Who says every Marvel hero lives and works in New York?
Brian Braddock was selected by the god-wizard Merlin to be Earth's representative in the reality-spanning Captain Briatin Corps. Already an established hero in Britain, Brian first met Spider-Man during a student-exchange program when he roomed with Peter Parker. The two became fast friends while fighting Arcade. Captain Britain co-founded the super-team Excalibur, and he and Spider-Man have encountered one another occasionally since then. Brian has subsequently become ruler of Otherworld, a glorious kingdom positioned at the nexus of reality, where science and sorcery exist as one.
Captain Britain was created by Chris Claremont and Herb Trimpe to help fill space in the Marvel UK books, which mixed reprints of existing Marvel material with all-new features created especially for the market. He was intended to be a sort of cultural analogue to Steve Rogers. His origin was slightly mystical instead of scientific, but otherwise he fit the bill.
For a long time, his adventures were fairly mundane superhero stuff, but under the hand of Alan Moore, he truly blossomed, becoming one of the most impressive heroes Marvel has to offer. He's single-handedly faced more omni-versal crises than most of the other Marvel heroes combined, and been party to deep personal tragedies. He's been lost in time, depowered, used as a pawn and even been killed a few times because of his role, but he still fights the good fight with a stiff upper lip.
Captain Britain has had a figure once before, but it was a pretty terrible repaint in an unpopular, comic store exclusive line - he's a good character, and definitely deserves better. This figure may still be a store exclusive, but at least we've finally got a good one.
The figure is built on the Black Panther body, which seems to be the new standard "big" body: that's why it's also been used for Wonder Man and Sentry. The downside of this is that all the characters end up with the same nubbly texture as BP's costume, no matter what their suit (or skin) is made of. To help set him apart, Cap gets new gloves and boots, complete with the big flared bits on his knees.
In the comics, it was never really clear whether Captain Britain was wearing a mask or a helmet - it was often getting torn or shredded, but it also had more of a distinctive shape than cloth stretched over his head would display. It was more like a faceplate than a hood. Whatever it is, it's been sculpted perfectly here - the brow slopes down in an arc, while the little bit under his chin juts out just slightly.
Captain Britain has worn a few different costumes over the years. The first is particularly goofy these days, so it's good that ToyBiz went with his second. Through some unknown means, the amulet that gave Brian his powers was transformed into a costume that resembled a Union Jack. The paint is done really well - even the blue wash that ToyBiz loves to use on its white figures is subtler than usual. The costume features a big red X on the chest, with a thin white border between it and the rich blue of his armpits and neck. The pattern continues down his arms, before giving way to white gloves and pants. Everything is quite nice.
Soon after the formation of Excalibur, Brian got a new costume from Captain Marshall, one of his cross-time counterparts. The costume had the same cut and color scheme, but the Union Jack was replaced with stripes and blocks of color. He spent more time in that suit, and was still wearing it up until a few months ago. It would have made for a simple variant, so it's sort of a shame that we didn't get one - it's not like the edges are sculpted in or anything. That's even the version shown in the press photos and on the back of the card. Oh well - custom!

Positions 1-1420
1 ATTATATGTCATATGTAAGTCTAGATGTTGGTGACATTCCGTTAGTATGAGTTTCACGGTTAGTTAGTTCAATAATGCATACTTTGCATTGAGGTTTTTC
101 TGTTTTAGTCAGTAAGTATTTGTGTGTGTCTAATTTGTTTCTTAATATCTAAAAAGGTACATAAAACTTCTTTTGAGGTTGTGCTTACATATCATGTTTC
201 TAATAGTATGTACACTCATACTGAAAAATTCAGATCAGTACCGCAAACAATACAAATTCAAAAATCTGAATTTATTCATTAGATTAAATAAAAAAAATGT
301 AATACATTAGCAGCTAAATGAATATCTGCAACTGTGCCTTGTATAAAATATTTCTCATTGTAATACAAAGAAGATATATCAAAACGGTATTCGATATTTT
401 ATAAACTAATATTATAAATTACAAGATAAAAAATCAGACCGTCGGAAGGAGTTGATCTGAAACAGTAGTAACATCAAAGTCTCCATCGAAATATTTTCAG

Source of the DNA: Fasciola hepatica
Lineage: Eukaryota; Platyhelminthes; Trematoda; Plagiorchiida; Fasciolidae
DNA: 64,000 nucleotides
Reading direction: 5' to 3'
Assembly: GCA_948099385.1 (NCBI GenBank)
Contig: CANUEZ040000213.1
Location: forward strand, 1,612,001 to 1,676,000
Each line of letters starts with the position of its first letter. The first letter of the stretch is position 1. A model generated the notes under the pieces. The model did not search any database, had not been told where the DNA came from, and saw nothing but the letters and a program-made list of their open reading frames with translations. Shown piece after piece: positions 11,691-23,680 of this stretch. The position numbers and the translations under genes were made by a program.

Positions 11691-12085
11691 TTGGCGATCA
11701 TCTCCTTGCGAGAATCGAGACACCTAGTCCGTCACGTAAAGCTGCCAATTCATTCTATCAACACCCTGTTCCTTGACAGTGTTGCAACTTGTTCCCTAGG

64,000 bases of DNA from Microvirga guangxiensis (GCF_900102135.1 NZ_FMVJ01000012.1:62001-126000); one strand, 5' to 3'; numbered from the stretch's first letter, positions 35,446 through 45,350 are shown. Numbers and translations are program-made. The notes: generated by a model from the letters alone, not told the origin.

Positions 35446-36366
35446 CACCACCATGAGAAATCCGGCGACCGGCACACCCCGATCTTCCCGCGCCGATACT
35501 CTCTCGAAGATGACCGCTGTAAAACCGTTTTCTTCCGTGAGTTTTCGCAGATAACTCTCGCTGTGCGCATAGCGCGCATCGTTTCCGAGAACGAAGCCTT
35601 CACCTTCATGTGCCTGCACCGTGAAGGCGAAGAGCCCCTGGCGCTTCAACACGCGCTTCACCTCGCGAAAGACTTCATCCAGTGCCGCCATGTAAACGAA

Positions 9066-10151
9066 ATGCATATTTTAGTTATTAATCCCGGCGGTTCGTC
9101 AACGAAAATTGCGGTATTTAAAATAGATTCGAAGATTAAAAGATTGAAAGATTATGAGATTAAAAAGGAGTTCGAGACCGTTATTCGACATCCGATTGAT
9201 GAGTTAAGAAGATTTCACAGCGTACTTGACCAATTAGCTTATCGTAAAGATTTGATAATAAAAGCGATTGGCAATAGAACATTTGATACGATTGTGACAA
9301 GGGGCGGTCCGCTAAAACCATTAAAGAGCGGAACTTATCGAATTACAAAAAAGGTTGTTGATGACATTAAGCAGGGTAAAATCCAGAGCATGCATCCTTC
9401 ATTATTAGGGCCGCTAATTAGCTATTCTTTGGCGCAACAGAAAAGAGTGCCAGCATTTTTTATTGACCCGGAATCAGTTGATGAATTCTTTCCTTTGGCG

Captain Britain comes with Giant-Man's right leg, which is the Tomax to the left leg's Xamot. These things look normal enough from the front, but view the leg in profile, and you'll see a real problem: namely, if your kneecap sticks that far out from the rest of your leg, you need to see a doctor. In real life, a human couldn't grow more than, say, 15 feet before their bones broke with every step - that's because tensile strength increases as a square of the original, while mass increases as a cube. It's linear growth versus exponential growth, and one overtakes the other pretty quickly. Who says you never use anything you learn in math class after you graduate? Anyway, maybe that's what popped Giant Man's patella out of place. Ewww!
Cap's reprint comic is Excalibur #1, which makes sense. It's a good read, but there are a few problems. First of all, it's continued from another comic. There was a special one-shot that led into the new series, so you're sort of dropped into the middle of things, with a lot of character relationships already defined. Secondly, Brian doesn't really do much in the first issue - the guest-starring X-Men are the ones who save the day and drive the story.
There's a hole in Captain Britain's back, a holdover from the mold's use as Wonder Man. It's the slot that allowed Yellowjacket to "fly" over the Avenger's shoulder, but if you pop the little tab out, you can use it for a Doop stand. However, reading the included comic, you can't help but think of an accessory they could have included that wasn't: Widget, the little silver football that served as the team's interdimensional transportation. Put the little guy on a clear swoosh similar to Yellowjacket's and he could have floated behind Cap wonderfully.
Who's your favorite fictional UK character? Tell us on our message board, the Loafing Lounge.